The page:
In addition to your personal appearance, think about ways you can use lighting to your advantage and smoke machines. Some bands will display a flat screen at the back of the stage showing the band name and logo along with other imagery.

Experiment with the tools at your disposal to create a visual experience that will captivate the audience before you’ve even played a chord.

8. Don’t drink

When there’s alcohol all over the place, people enjoying themselves while you’re nervously waiting to start a show, it can be very tempting to head over to the bar.

Ultimately though, alcohol will erode your ability to perform. Your playing or singing will become more sloppy with each drink you have.

A better option would be to make a deal with yourself, you’ll enjoy a drink once the show is finished. If you really can’t resist, keep alcohol to a minimum.

9. Gremlins

Ensure that your instruments, microphones, cables and sound equipment are in top condition to avoid any technical glitches. Make sure you have spares on hand as you can bet things will go wrong when you need them most.

Be prepared for any issues. Make sure you know where all your spares are and have a plan you can kick into action should an amp or speaker fail. If you have a confident frontman or woman, perhaps they can tell a quick story or put on a Freddie Mercury style “copy my vocals” performance to keep people entertained whilst backup equipment is brought into action.

Thinking about how to deal with failures will again help relax you knowing you’ve got all bases covered. The more relaxed you are, the better you’ll be able to deliver a knockout performance.

Turn a mistake into a creative moment, and your audience will appreciate your authenticity and artistry.

10. The first minutes are the most important

When you get on that stage, you need to make a statement straight away. The first song should be one of your very best. It’s in the first moments that an audience is going to decide what they think of you. It might be tempting to leave your best songs till last. This is fine for massive bands when everyone knows all their songs, but for everyone else, you need to make an impact quickly to commit people to sticking around for the rest of your show.

11. Stage Presence and Energy

The worst thing a band or artist can do is spend the entire show looking at their instruments only to walk off at the end and disappear.

Your stage presence plays a significant role in entertaining your audience.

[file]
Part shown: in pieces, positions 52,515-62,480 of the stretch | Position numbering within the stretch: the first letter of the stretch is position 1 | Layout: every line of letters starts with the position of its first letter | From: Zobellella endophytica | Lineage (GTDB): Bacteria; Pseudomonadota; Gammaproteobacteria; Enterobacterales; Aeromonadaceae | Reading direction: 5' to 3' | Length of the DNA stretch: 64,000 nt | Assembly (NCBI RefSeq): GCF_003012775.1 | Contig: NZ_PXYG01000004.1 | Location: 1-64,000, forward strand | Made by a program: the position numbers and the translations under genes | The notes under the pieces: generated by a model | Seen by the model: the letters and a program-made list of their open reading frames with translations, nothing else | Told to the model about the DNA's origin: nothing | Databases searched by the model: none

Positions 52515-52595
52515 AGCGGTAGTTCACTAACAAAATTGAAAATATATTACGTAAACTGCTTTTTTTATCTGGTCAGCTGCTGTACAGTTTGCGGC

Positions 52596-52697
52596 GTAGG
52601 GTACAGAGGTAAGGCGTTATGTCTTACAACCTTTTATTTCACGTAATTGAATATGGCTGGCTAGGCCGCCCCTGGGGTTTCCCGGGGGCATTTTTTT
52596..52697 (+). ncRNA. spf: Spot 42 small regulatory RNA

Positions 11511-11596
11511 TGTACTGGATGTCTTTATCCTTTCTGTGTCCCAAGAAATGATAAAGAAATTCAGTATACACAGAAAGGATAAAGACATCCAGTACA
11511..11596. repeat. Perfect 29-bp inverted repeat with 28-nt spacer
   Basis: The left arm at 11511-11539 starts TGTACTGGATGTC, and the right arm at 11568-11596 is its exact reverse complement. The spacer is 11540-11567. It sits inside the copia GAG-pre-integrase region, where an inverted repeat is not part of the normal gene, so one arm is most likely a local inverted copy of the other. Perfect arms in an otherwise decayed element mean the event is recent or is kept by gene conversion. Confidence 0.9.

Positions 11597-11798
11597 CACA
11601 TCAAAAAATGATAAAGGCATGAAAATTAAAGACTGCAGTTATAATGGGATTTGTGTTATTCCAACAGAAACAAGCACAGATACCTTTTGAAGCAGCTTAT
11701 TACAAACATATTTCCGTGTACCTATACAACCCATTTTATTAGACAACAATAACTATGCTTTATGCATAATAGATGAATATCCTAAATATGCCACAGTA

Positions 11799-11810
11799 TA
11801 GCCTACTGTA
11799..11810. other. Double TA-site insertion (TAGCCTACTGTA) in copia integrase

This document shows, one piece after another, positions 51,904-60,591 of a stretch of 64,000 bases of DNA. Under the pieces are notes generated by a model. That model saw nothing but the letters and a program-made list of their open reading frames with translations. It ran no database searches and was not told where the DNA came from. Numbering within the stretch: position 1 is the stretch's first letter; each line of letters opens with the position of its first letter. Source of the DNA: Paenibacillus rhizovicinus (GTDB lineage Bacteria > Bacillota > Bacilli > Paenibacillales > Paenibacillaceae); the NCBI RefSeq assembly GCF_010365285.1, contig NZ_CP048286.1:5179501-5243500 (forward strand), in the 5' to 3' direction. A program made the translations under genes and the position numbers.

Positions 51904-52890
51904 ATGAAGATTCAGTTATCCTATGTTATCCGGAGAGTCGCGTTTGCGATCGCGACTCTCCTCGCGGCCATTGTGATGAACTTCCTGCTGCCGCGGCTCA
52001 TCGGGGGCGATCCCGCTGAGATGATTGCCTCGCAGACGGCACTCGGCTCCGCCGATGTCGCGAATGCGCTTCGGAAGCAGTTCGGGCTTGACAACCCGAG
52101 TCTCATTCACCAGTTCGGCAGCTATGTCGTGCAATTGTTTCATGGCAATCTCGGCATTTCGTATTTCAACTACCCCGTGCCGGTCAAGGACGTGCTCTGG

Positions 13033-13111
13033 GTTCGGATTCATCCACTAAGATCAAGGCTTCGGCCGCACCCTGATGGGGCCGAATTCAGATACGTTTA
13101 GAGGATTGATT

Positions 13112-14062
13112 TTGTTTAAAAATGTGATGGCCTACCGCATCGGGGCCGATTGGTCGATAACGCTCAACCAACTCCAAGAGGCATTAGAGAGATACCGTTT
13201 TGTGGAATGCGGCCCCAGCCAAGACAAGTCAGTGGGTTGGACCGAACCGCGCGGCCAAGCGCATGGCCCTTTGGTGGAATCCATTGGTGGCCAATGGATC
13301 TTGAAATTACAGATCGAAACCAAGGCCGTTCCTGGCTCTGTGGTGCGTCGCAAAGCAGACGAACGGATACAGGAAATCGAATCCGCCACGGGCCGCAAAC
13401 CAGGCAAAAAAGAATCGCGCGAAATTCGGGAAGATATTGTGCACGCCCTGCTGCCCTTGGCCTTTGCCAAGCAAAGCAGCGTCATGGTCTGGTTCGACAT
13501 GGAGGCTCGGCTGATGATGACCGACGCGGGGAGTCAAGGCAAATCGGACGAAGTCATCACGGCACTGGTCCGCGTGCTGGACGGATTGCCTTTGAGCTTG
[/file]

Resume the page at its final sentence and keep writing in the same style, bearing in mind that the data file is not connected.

Work on your body language, movement, and energy level. Use the entire stage to your advantage and don't be afraid to show your passion and enthusiasm for the music you're playing.

Eye contact with audience members will draw them into the show. Practise your stage persona in rehearsal until it becomes second nature. If you show how much you’re genuinely enjoying the music the audience will start to reflect that passion creating a real buzz.

12. Connect with Your Audience

Your job is to build a connection with your audience to turn them into fans. Make the audience part of the show! This is crucial for creating a memorable experience. Connect with the crowd through banter, storytelling, or encouraging sing-alongs.

Many band members these days take advantage of wireless technology to venture off the stage into the audience during the show. Other bands will invite people on stage to try their hand at a song. These are all ways to make the audience part of the show creating a memorable experience for all involved.

13. Embrace Mistakes and Improvise

Guitarist on stage

No live performance is perfect, and mistakes are bound to happen. It’s important to remember your mistakes will usually go unnoticed by the audience so just move on.

It may seem strange to spend so much time rehearsing to then be so dismissive of mistakes when they occur but that’s exactly what you must do. Dwelling on mistakes is pointless. Instead, embrace them and use them to your advantage. Showmanship comes from being able to adapt and improvise on the spot. Turn a mistake into a creative moment, and your audience will appreciate your authenticity and artistry.

14. Chat to the fans

When the performance is over, or even before or during a break, make time for the people that have stuck around to see you. People are far more likely to become fans if you spare a little time for them. Additionally, they’ll tell their friends about your conversation, further spreading the word.

15. Do more gigs

The more you do something, the better you’ll get at it. This is certainly the case with gigs. Keeping up a regular schedule of shows will grow your confidence and perfect your craft. Before you know it, you’ll become a well-oiled live music machine bringing down the house every time.

Once you’ve perfected gigs, you can move onto larger venues and even consider playing a festival. Not only will you be playing to a bigger crowd, you’ll be performing in front of a whole load of new people helping take you to the next level.


Ultimately, your success as an artist or band will be largely determined by your ability to smash out an amazing performance. By following these fifteen essential tips, you'll be well on your way.

Remember, practice makes perfect. The more you invest in your craft, the better you'll become. So get out there, rock the stage, and leave your fans wanting more.

Whether you're an aspiring musician or a seasoned performer, Bandonkers is your go-to resource for musicians, valuable insights, tips, and inspiration to help you excel in your musical journey.